Antonia Iragorri Bernal – Ethics are not taken lightly in the legal community. Judges in particular are held to a high standard of professionalism that comes with playing the role of a judicial representative to the people. The Judicial Ethics Advisory Committee, the body that regulates judiciary conduct, drafts opinions which lay out the practices and activities that judges can and cannot engage in while holding a place on the bench. However, because these opinions are not legally binding, courts are often left to answer the question: how can judges act?
This past June, following the Third District Court of Appeals rejection to disqualify a Miami-Dade County Circuit Judge for being Facebook friends with an attorney on a case, the Florida Supreme Court was presented with the question: should a Facebook Friendship between a judge and an attorney be grounds for the Judge’s recusal?
The test for determining the legal sufficiency of a motion for disqualification is whether the alleged facts in a case would lead a reasonably prudent person to fear that they could not get a fair and impartial trial. The Herssein Law Group, the party seeking disqualification, argued that Judge Beatrice Butchko was in violation of a Florida Judiciary Ethics Advisory Committee Opinion by being Facebook friends with Israel Reyes, the attorney representing the opposing party, United Services Automobile Association. Arguing that the existence of the friendship led them to fear they were more likely to receive an impartial trial, Herssein petitioned for the court to grant the disqualification of Judge Butchko from the case. The Third District however, did not buy the Law Firms argument and held that the single fact that an attorney is listed as a “friend” on a trial judge’s personal page on a social networking site, without more, is insufficient to warrant disqualification.
Siding with the Fifth District’s decision in Chase v. Loisel, the Third District listed three reasons why a Facebook friendship without more was insufficient to disqualify a judge. First, the number of Facebook friends you have can be in the thousands. Second, you don’t always recall all your friends on Facebook. And third, the selection of Facebook friends is not truly “active” because of the algorithms and data mining technology’s, which ultimately influence your decisions. However, insisting that the court got it wrong by failing to adhere to the 2009 Opinion by the Florida Judiciary Ethics Advisory Committee, and follow the precedent established by the Fourth District, Herssein turned to the Supreme Court of Florida.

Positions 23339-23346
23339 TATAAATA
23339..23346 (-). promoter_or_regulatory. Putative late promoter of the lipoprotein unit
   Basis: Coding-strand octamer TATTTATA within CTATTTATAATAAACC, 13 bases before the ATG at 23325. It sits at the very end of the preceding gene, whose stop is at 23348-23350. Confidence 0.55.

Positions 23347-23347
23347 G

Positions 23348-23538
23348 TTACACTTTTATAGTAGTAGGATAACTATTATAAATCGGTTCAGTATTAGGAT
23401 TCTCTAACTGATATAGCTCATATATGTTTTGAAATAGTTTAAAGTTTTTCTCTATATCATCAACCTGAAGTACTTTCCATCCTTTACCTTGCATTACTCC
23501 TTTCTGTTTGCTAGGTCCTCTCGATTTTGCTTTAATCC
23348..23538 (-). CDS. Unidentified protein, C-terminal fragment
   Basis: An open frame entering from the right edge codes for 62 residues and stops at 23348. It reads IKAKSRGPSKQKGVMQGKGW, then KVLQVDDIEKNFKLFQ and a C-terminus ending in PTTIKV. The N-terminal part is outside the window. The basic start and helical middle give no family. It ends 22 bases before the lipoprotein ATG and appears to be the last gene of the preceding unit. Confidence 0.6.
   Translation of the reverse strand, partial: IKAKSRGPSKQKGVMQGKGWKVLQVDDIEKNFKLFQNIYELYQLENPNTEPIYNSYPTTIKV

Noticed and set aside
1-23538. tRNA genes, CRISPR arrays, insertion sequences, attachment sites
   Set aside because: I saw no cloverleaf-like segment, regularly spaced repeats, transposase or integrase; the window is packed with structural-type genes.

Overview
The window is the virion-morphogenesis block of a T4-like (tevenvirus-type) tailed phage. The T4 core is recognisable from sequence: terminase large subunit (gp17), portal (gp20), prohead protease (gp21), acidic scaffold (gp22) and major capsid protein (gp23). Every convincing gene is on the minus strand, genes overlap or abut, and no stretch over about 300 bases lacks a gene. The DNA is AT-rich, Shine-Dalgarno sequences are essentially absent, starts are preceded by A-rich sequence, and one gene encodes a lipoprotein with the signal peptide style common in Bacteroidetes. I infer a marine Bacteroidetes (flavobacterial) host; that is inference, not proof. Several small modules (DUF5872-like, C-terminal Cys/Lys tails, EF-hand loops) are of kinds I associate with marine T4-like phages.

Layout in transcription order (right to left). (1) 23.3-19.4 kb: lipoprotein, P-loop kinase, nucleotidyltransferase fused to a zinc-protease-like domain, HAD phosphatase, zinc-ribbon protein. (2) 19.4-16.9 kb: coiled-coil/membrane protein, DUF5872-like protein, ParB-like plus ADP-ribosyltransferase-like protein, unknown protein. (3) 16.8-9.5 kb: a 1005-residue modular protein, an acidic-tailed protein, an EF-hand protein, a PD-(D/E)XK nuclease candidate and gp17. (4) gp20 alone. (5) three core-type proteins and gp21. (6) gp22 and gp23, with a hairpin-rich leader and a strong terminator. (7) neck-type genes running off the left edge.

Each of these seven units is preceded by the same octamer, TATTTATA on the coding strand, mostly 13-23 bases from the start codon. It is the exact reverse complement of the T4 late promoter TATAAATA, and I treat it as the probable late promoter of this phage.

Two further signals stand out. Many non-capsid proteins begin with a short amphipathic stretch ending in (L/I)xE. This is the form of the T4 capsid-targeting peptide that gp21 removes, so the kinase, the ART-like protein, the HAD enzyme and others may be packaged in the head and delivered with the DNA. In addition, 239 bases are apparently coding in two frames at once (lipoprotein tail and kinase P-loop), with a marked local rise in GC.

Oral arguments took place on June 7, 2018, during which time both parties advocated for their positions to the Court. Herssein stuck to their guns and urged the Court to reverse the Third District based on the 2009 Judicial Ethics Advisory Committee Opinion, which established that a Judge cannot be Facebook friends with attorneys who appear in front of them under the prohibitions of Canon 2b. (Canon 2b reads: “A Judge shall not … convey or permit others to convey the impression that they are in a special position to influence the judge.”). Their opposing party instead cited to the 2010 Judicial Ethics Advisory Committee Opinion, which established that a judicial candidate can add attorneys to their Facebook friends as a “networking” tool even if there was a possibility that they would later be up in front of the judge.
Throughout the course of the oral arguments the Supreme Court expressed their concerns regarding the complexities of the question. Interestingly enough, all of the judges on the panel admitted they were not on Facebook, yet nonetheless recognized that the mere allegation that a Facebook friendship exists may be a far stretch for having a judge disqualified from a case. Qualifying the possible answer to the question as an “it depends” statement, the judges struggled with the concept of what being a Facebook friend really meant. What appeared to be the biggest issue for the court to grapple with was whether a bright line rule banning judge and attorney Facebook friendships should exist. And as the oral arguments progressed, it became clear there could be no hard and fast rule. Many of the judges pointed out that a Facebook friend is no different from being friends in real life, while others argued there was a fundamental difference.
On November 15, 2018, the court in a 4-3 decision ultimately concluded that Judges and Attorneys could be friends on Facebook, and that such a connection was not grounds for disqualification. Similar to decisions made in other states, the Florida Supreme Court held that a Facebook friendship was not comparable to a traditional friendship in terms of causing a conflict of interest in a trial. Despite having an answer from the court, the greater questions that are left to tackle include: how is technology affecting the legal community, and what is the legal community doing to acclimate to these changes?